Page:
Many additives such as clonidine, hyaluronidase, sodium bicarbonate, muscle relaxants, and opioids are added to local anesthetic drugs in the peribulbar block for a rapid onset of action and longer duration of the analgesic effect.[1],[2]

Alpha 2 adrenergic receptor agonists are said to have sedative, analgesic, and euphoric effects.[10] DEX is a highly selective α2- adrenergic receptor agonist with a relatively high ratio of α 2/α 1 activity.[11] The hypnotic and supraspinal analgesic effects of DEX are mediated by the hyperpolarization of nonadrenergic neurons, which suppresses neuronal firing in the locus cereleus along with the inhibition of norepinephrine release and activity in the descending medullospinal noradrenergic pathway, secondary to the activation of central α2- adrenergic receptor.[12] DEX been used as intrathecal, epidural caudal for peripheral nerve blocks at dosages of 1-–2 μg/kg, without causing any neurological deficits.[13],[14] Bengisun et al. showed that addition of DEX to levobupivacaine for interscalene brachial plexus block decreases pain scores and increases patient satisfaction after arthroscopic subacromial decompression.[15] Whichever drug is injected in the regional space does get absorbed to some extent before finally getting metabolized, which most probably leads to its central sedative and analgesic effect.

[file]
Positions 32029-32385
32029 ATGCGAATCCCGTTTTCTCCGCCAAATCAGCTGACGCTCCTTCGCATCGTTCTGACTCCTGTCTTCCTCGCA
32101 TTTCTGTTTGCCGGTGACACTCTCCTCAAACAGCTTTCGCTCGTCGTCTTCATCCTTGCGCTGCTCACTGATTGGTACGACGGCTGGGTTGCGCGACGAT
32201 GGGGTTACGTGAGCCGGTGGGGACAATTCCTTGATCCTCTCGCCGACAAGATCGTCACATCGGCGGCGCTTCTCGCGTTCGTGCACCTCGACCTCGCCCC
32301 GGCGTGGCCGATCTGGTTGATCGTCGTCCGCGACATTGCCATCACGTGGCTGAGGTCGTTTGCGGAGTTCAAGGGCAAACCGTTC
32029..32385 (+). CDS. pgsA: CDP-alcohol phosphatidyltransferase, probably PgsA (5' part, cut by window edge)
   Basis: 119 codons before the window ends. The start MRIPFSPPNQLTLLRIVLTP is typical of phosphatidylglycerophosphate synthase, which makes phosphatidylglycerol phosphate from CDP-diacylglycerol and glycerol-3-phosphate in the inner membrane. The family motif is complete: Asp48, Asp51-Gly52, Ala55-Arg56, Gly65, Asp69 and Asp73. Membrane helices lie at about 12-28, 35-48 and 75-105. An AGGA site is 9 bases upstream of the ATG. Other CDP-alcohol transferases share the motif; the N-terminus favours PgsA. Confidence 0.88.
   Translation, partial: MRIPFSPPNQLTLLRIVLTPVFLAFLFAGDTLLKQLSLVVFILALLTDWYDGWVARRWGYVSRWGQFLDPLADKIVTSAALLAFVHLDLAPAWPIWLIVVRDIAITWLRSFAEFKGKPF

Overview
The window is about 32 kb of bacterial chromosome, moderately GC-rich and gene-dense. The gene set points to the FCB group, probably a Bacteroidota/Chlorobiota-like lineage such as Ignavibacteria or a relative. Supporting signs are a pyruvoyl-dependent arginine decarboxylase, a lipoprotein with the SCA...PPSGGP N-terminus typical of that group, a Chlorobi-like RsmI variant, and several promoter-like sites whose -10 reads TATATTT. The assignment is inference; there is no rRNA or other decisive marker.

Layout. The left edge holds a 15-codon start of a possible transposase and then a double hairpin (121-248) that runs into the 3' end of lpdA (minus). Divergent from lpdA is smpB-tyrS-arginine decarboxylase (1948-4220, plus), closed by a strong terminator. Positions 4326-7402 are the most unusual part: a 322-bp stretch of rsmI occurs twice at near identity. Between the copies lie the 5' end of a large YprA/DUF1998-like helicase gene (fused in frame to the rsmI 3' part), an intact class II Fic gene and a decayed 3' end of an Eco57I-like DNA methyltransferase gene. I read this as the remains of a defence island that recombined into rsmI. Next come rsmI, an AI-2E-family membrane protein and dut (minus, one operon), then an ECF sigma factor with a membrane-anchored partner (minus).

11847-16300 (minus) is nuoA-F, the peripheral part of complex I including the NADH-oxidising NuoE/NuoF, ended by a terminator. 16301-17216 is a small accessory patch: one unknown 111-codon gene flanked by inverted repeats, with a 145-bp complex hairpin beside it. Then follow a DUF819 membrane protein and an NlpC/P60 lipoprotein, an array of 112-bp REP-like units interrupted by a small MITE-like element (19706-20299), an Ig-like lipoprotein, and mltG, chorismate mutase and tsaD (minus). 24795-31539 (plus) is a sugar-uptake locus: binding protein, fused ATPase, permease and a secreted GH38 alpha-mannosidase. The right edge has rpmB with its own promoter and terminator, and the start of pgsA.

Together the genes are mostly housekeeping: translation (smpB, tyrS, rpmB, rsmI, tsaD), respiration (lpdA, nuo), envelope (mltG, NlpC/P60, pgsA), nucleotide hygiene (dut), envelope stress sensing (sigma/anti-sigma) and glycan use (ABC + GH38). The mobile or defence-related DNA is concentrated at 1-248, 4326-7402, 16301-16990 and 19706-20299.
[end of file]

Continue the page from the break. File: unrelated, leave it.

On review of literature there is a study by Abdelhamid et al. who compared adding DEX as an additive to peribulbar block and intravenous DEX along with peribulbar block for cataract surgeries[16] and another study by Channabasappa et al., who used two doses of DEX in their study, i.e., 25 μg and 50 μg, added to the peribulbar block for cataract surgeries.[17] Ramaswamy et al. compared two doses of intravenous DEX (0.50 μg/kg.wt. and 0.25 μg/kg.wt.) and a combination of fentanyl midazolam for vitreoretinal surgeries.[18] However, to our knowledge, this is the first study using DEX in the peribulbar block for vitreoretinal surgeries. We have used a low dose of DEX similar to the dose used by Ghali et al. in subtenon's block, i.e., 20 μg.[19]

Abdelhamid et al. and Channabasappa et al. both showed that DEX added to the peribulbar block significantly shortened the onset of anesthesia and prolonged the duration of the anesthesia; however, in our study. it was found to have no statistically significant effect on the onset of anesthesia.[16],[17] We did not study the duration of the anesthesia. However, we found the number of patients requiring block supplementation during the surgery was lower in the Dex group, but this was not statistically significant.